What is a full service history?

A full service history can be expected to add value to a used car, but what exactly does it mean?

BuyaCar team
Jun 26, 2019

When buying second-hand, it can offer you real peace of mind to know that the vehicle you’re getting has been looked after properly, and correctly maintained. A full service history shows that the vehicle has undergone all the relevant service checks and maintenance at the right times to prevent problems arising.

As an owner, maintaining a full service history for your car can also make it much easier to sell on - especially if you choose to sell your car privately and in particular for high-value or sporty models.

Many car manufacturers offer fixed-price servicing packages when you buy a brand new car that can help make maintaining a full service history more cost-effective. If you opt for one of these deals, you can pay an up-front fee for all servicing for a set period of time - usually 3-5 years - or make a set monthly payment to cover the servicing cost.

Be aware, though, that as with many warranties, you may have to pay for some consumables - wear and tear items like tyres and windscren wipers - often it’s only the basic service cost that’s covered.

What does a full service history look like?

A full service history usually means that the service book that comes with the car has been stamped by the dealer to confirm the relevant work has been completed, with receipts covering the specific work carried out and parts fitted.

It should be stamped with the name and address of the dealer and dated, with details like the mileage reading of the car and what level of service has been undertaken. Some services in a car’s scheduled service life will be small while others could be much more extensive – it’s vital that the big services are carried out at the correct intervals to keep the car in the best possible condition.

Do I have to take my car to a dealer?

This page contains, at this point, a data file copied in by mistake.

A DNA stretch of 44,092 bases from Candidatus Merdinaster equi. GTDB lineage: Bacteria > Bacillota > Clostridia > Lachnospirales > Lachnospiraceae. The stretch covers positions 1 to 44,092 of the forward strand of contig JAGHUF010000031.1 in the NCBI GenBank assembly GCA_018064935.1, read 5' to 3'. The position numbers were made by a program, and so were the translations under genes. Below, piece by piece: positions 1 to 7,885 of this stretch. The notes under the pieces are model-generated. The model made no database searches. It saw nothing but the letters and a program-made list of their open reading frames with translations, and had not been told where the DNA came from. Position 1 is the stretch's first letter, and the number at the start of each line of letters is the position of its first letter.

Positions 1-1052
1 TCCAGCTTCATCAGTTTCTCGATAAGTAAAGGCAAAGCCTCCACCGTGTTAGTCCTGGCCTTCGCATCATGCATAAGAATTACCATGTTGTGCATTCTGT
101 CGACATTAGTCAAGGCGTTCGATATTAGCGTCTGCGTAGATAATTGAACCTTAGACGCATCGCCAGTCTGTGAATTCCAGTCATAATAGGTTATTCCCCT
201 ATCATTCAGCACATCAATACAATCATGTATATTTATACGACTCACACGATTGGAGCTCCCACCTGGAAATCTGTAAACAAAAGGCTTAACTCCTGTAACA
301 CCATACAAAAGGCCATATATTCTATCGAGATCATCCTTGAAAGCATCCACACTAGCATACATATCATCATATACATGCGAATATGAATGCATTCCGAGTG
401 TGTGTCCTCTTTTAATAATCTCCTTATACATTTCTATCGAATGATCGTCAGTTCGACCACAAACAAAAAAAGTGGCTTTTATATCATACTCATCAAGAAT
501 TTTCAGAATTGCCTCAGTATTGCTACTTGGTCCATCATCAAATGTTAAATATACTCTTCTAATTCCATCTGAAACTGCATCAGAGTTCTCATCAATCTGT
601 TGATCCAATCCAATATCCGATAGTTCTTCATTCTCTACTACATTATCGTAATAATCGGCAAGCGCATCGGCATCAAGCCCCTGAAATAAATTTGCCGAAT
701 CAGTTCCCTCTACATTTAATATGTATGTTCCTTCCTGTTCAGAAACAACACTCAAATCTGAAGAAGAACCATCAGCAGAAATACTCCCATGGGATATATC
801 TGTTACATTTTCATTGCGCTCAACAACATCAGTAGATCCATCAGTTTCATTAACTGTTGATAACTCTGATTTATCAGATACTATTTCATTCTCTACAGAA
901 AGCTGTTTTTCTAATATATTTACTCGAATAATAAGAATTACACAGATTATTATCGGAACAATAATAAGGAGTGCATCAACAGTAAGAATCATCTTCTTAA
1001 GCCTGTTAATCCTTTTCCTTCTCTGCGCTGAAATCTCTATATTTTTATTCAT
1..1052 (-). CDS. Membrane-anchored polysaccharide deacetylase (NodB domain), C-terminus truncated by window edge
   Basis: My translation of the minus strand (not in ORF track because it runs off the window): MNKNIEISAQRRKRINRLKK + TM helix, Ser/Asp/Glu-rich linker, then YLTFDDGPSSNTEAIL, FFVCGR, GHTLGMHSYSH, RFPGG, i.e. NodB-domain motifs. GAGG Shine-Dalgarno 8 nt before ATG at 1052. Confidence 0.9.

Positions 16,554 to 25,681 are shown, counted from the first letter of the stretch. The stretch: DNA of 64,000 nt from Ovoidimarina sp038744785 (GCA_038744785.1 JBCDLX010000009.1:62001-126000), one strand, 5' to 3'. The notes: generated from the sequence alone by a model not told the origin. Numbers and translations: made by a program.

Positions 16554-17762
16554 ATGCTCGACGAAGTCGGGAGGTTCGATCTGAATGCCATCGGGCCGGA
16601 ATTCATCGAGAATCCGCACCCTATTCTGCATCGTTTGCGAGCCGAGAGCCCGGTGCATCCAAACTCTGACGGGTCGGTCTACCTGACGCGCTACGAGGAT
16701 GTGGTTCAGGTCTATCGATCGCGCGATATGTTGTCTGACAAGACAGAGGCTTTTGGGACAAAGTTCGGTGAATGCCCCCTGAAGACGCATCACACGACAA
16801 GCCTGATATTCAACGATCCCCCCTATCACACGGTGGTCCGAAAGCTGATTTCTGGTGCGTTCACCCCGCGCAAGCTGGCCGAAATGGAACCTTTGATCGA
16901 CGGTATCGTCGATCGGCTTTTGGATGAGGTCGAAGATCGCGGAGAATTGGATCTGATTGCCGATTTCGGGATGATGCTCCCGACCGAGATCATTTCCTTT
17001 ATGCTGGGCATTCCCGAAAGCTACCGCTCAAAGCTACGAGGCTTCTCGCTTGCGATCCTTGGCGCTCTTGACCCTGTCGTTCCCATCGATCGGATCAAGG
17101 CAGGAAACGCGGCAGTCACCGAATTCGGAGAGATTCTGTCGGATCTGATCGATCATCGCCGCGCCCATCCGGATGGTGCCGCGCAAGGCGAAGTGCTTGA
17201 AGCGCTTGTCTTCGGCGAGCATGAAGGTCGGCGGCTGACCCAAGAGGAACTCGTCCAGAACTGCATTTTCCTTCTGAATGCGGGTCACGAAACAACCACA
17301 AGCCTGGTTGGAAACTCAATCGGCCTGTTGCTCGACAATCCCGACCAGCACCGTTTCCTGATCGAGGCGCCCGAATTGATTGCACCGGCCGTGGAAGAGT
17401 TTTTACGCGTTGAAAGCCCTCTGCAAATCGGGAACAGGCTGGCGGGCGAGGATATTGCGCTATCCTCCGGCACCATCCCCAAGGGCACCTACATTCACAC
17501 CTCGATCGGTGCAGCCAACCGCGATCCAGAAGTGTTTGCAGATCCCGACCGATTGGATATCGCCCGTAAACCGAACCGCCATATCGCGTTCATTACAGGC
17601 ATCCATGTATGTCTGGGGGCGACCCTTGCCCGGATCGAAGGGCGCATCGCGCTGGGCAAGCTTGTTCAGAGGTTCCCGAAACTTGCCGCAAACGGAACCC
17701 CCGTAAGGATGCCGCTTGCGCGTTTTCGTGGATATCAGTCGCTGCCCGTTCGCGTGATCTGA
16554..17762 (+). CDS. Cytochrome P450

This is where the definition of precisely what constitutes a ‘full service history’ gets a bit blurry. In the eyes of some people, as long as a car’s service logbook has been filled in and stamped at appropriate intervals (whether related to time or mileage) and maintenance checks have been carried out to the appropriate service level, then that counts as a full service history.

Others would insist that a car has to have been looked after by an official manufacturer main dealer in order to be classed as having a full service history. When you’re buying a used car, one way to ensure this is to buy from a dealer’s ‘approved used’ scheme, as these tend to only include cars that have been serviced within the dealer network. Another way is to look for advert descriptions that talk about a car having a ‘full dealer service history’ or 'full manufacturer service history'.

If a car doesn’t have a full dealer service history, but still has a full book of service stamps, then it’s definitely worth making sure the independent garages the car has gone to have a good reputation. If the vehicle you’re considering is a luxury or specialist model then it’s worth ensuring that any servicing work has been done at a business that specialises in that particular make, too.

One significant advantage of opting for a car with a full dealer history is that you should be able to get in touch with them and get more details of work carried out on the car, as their computer systems will have a proper record of this.

Many manufacturers now hold service records online rather than printing out paper receipts, so it's possible the dealer will be able to prove the existence of a full service history with an online printout.

How and when should a car be serviced?

Most cars require servicing at specific intervals. Normally this is after a certain amount of miles or a set time period (often a year) – whichever comes first. This is to ensure that parts on high-mileage cars don’t wear out or, if you cover relatively few miles, that parts or fluids with a specific life (ie rubber parts that might perish) are changed regularly enough.

To find out the particular service intervals relevant to your car you’ll be able to check the manual, or visit the manufacturer’s website. Many modern cars are able to actively warn you when they are due for a service. Some have ‘variable’ services intervals where the car’s systems monitor how it’s getting driven and can adjust the service requirements accordingly.


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